The Chinese government released an official "white paper" today, saying that:

  • global warming is going to wreak havoc on China, reducing grain yields and making it difficult to feed 1.3 billion people;
  • coal is China’s primary contribution to global warming;
  • coal is also China’s cheapest and most abundant fuel;
  • the "coal-dominated energy mix cannot be substantially changed in the near future, thus making the control of greenhouse gas emissions rather difficult."

This is China’s conundrum. It is the world’s conundrum. Unless this problem can be solved, it’s a good bet humanity is in for unthinkable suffering in the coming century, and that’s no exaggeration.

What can China do? The answer is likely complex and iterative, but here’s a good start: price coal honestly.

Just as in the U.S., the notion that coal is China’s "cheapest" fuel relies on what are effectively accounting gimmicks. The trust costs are not included in the price.

What are the true costs? Glad you asked! As it happens, Greenpeace, the Energy Foundation, and WWF have just released a comprehensive study, commissioned from top Chinese economists: "The True Cost of Coal."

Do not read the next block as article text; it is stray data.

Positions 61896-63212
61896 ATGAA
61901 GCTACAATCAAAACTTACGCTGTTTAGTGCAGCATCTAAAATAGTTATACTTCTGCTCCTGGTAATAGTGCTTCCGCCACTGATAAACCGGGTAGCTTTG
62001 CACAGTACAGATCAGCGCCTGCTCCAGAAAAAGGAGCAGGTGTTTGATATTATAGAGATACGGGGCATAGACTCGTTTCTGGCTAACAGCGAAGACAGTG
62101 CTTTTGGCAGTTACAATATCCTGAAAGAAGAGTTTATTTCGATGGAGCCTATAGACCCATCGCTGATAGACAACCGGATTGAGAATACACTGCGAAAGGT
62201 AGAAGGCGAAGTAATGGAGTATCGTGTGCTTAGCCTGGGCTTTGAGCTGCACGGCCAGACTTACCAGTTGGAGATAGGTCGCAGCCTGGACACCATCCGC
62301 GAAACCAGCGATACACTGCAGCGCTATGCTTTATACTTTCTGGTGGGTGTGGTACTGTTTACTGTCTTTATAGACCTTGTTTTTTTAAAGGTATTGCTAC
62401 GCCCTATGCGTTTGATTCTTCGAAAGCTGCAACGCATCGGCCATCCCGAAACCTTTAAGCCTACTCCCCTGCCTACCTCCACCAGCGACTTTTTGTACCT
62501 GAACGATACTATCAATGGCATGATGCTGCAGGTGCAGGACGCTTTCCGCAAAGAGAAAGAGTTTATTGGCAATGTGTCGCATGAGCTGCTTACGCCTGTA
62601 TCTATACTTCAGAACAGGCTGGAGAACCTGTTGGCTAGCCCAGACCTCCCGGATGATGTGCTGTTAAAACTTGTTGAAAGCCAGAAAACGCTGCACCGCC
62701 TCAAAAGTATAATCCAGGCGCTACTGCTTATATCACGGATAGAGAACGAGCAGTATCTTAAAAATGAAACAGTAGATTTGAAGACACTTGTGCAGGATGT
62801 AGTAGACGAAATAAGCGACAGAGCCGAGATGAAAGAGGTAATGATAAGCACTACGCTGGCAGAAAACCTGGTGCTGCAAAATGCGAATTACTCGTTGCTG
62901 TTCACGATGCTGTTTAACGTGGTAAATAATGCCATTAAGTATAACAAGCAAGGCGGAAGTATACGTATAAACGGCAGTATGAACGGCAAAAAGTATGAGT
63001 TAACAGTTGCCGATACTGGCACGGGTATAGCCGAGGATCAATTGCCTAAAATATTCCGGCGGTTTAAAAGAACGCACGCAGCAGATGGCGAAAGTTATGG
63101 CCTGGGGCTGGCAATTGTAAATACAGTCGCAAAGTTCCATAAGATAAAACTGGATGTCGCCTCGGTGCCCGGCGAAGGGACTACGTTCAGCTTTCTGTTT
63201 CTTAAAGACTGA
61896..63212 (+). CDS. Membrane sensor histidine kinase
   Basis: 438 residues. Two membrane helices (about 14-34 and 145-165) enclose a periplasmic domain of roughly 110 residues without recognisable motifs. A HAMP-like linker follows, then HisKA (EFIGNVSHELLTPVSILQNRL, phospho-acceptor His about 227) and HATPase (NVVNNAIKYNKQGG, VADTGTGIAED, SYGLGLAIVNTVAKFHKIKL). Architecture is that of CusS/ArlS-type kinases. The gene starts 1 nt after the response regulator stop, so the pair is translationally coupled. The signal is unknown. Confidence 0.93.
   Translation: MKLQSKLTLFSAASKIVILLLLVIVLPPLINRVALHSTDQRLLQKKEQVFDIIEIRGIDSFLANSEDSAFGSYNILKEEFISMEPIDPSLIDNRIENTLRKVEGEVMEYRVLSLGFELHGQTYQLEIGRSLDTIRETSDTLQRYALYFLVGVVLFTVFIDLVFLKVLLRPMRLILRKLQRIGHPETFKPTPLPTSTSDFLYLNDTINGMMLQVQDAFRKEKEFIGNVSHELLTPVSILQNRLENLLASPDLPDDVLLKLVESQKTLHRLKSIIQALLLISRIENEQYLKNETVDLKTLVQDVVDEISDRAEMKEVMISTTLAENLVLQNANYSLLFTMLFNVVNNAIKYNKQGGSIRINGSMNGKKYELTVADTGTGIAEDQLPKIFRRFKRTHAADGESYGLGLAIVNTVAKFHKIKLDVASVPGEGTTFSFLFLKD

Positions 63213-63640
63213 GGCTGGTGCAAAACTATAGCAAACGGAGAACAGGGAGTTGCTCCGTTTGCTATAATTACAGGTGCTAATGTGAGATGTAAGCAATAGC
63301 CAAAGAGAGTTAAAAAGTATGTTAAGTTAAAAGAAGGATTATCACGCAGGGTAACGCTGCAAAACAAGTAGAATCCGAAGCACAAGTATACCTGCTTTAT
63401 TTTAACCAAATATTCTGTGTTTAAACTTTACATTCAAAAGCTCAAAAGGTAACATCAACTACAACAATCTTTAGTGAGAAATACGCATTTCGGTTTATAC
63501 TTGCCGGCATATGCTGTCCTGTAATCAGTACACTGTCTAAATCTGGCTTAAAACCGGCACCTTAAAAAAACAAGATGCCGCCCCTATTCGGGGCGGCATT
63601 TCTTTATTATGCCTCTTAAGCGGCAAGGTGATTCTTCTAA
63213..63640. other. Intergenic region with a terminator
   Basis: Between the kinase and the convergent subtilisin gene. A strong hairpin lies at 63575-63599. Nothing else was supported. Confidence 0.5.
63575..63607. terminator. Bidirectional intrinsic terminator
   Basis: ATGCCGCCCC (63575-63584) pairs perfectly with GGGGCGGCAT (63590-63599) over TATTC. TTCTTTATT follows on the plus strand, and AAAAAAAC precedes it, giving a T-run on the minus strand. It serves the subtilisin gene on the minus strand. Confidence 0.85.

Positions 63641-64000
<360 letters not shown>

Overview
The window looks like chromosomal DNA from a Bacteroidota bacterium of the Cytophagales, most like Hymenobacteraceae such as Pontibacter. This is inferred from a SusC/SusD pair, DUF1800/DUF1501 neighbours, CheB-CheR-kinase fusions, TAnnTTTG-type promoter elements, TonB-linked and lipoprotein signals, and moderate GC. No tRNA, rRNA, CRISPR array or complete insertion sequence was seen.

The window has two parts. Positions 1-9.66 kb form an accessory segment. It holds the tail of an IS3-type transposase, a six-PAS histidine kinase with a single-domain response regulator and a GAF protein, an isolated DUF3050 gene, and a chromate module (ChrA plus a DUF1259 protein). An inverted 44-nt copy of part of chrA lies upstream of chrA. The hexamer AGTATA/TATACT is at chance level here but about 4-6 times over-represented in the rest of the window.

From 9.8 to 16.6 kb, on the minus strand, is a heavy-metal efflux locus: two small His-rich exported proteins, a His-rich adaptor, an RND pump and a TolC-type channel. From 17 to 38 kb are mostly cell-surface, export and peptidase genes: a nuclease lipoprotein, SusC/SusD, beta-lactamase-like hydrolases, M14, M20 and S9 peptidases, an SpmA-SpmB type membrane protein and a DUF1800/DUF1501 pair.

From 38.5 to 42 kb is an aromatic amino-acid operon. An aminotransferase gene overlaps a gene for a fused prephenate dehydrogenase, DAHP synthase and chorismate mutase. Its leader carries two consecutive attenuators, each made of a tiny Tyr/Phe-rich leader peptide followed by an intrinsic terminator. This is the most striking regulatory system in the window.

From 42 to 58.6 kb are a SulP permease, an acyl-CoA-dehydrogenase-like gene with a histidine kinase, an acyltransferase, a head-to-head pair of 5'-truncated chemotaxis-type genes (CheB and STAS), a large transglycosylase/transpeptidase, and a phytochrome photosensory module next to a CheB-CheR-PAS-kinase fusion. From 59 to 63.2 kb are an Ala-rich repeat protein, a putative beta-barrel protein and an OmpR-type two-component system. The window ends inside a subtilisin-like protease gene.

Top-line summary: coal’s social and environmental costs amount to a stunning 7.1 percent of China’s national GDP, about $248 billion a year. If those costs were incorporated into the commodity cost of coal in China, it would raise the price by about 23 percent.

That’s huge. Imagine what kind of changes would happen in the Chinese economy if coal was 23 percent more expensive.

The report concludes with some fairly detailed policy recommendations, all geared toward incorporating these costs into coal’s price. There’s a short summary here [PDF] if you want the details.

Postscript: The report is getting great coverage: Associated Press, Reuters, AFP, BBC, Guardian, Aljazeera, and even Chinese media.